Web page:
An intuitive business man, Irving Berlin was a co-founder of ASCAP (American Society of Composers, Authors and Publishers), founder of his own music publishing company, and with producer Sam Harris, builder of his own Broadway theatre, The Music Box. An unabashed patriot, his love for - and generosity to his country is legendary, exemplified by his establishing The God Bless America Fund, which receives all income from his patriotic songs and distributes it to the Boy Scouts and Girl Scouts.

Study Up on Irving Berlin and Celebrate Broadway's Return with #NoBusinessLikeShowBusiness His actions were acknowledged with such accolades as the Army's Medal of Merit from President Truman in 1945; a Congressional Gold Medal for "God Bless America" and other patriotic songs from President Eisenhower in 1954; and the Freedom Medal from President Ford in 1977. In 2002, the U.S. Army at Fort Belvoir, Virginia, named the Army Entertainment Division (AED) World Headquarters "The Irving Berlin Center" in his honor. Also that year he was commemorated on a U.S. postage stamp.

Irving Berlin's centennial in 1988 was celebrated worldwide, culminating in an all-star tribute at Carnegie Hall benefitting the Hall and ASCAP, subsequently an Emmy Award winning special on CBS, and featuring such varied luminaries of the musical world as Frank Sinatra, Leonard Bernstein, Isaac Stern, Natalie Cole and Willie Nelson.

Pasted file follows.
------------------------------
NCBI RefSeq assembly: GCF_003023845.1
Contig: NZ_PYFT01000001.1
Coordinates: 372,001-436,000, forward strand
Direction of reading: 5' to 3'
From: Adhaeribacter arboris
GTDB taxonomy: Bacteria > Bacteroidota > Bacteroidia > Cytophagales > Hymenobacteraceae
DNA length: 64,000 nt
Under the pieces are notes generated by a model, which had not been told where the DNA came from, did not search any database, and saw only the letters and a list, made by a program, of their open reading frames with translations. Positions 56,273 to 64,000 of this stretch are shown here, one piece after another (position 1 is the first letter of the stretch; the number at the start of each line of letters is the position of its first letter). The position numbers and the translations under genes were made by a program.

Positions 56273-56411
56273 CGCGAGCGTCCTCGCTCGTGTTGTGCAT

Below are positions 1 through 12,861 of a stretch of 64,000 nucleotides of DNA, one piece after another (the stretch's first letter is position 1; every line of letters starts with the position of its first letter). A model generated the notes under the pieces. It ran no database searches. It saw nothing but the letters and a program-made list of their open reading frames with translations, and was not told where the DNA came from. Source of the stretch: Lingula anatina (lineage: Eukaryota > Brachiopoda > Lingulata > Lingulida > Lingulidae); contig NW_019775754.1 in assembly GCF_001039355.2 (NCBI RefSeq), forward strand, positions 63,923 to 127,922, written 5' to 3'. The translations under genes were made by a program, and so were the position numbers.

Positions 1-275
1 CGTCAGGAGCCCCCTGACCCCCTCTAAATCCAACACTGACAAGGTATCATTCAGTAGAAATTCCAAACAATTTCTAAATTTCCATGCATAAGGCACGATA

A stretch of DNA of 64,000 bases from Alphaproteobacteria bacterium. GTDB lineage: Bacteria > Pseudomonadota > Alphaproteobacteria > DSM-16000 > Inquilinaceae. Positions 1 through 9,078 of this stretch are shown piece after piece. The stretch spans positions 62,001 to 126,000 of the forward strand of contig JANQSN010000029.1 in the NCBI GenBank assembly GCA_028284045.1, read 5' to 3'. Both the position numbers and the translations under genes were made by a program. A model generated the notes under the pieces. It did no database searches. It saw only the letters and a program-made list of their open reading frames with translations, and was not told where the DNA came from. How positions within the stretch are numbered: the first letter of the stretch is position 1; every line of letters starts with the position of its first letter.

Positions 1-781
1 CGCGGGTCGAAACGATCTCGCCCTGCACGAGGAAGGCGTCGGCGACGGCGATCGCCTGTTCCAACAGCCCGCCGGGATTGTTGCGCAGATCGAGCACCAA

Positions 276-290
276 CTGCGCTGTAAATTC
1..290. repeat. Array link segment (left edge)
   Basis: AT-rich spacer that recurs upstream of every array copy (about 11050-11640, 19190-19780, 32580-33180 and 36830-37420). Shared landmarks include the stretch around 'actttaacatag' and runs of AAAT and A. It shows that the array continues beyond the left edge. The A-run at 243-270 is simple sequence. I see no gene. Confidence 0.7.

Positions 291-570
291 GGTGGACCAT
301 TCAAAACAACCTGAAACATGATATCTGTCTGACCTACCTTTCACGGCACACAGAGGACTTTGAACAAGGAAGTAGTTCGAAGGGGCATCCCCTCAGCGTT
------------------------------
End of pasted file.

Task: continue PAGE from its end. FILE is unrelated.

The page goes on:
On September 22, 1989, at the age of 101, Irving Berlin died in his sleep in his town house in New York City. A widower since his wife of 62 years, the former Ellin Mackay, had died the previous year at the age of 85, Berlin was survived by three daughters and their families at the time of his death.


Irving Berlin's Annie Get Your Gun is available for theatrical licensing through Concord Theatricals. Learn more about how to license the musical HERE.

Concord Theatricals is the world's most significant theatrical company, comprising the catalogs of R&H Theatricals, Samuel French, Tams-Witmark and The Andrew Lloyd Webber Collection, plus dozens of new signings each year. Our unparalleled roster includes the work of Irving Berlin, Agatha Christie, George & Ira Gershwin, Marvin Hamlisch, Lorraine Hansberry, Kander & Ebb, Kitt & Yorkey, Ken Ludwig, Lin-Manuel Miranda, Dominique Morisseau, Cole Porter, Rodgers & Hammerstein, Thornton Wilder, and August Wilson. We are the only firm providing truly comprehensive services to the creators and producers of plays and musicals, including theatrical licensing, music publishing, script publishing, cast recording and first-class producing. www.concordtheatricals.com

Photos courtesy of The Irving Berlin Music Company